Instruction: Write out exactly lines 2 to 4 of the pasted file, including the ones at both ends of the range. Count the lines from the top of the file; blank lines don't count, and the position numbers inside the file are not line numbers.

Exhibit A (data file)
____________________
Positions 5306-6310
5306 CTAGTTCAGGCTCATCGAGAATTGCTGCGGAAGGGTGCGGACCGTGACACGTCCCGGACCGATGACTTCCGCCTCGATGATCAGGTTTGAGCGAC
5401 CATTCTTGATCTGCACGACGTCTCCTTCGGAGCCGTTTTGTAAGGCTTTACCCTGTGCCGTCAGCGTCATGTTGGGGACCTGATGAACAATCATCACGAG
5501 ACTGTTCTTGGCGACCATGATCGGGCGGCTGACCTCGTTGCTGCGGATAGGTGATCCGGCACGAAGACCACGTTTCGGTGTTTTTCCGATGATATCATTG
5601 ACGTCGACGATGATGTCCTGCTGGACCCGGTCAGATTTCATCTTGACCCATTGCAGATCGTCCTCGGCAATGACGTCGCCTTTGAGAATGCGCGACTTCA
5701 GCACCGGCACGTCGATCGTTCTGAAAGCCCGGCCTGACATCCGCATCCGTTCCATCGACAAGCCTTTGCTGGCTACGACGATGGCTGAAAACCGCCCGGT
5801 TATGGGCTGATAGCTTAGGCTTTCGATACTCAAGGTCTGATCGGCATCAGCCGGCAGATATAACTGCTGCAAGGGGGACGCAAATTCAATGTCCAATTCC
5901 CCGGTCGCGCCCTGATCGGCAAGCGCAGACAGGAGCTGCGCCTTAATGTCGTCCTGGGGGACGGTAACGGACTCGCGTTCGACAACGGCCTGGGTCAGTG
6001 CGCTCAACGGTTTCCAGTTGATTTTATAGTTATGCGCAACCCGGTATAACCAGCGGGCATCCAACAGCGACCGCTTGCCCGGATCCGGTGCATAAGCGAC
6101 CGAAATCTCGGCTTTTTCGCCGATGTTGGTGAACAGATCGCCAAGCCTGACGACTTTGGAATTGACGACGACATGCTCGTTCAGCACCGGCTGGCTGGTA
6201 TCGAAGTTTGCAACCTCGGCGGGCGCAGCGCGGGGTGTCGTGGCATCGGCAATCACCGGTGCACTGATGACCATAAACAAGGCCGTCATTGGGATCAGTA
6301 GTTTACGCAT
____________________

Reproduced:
5306 CTAGTTCAGGCTCATCGAGAATTGCTGCGGAAGGGTGCGGACCGTGACACGTCCCGGACCGATGACTTCCGCCTCGATGATCAGGTTTGAGCGAC
5401 CATTCTTGATCTGCACGACGTCTCCTTCGGAGCCGTTTTGTAAGGCTTTACCCTGTGCCGTCAGCGTCATGTTGGGGACCTGATGAACAATCATCACGAG
5501 ACTGTTCTTGGCGACCATGATCGGGCGGCTGACCTCGTTGCTGCGGATAGGTGATCCGGCACGAAGACCACGTTTCGGTGTTTTTCCGATGATATCATTG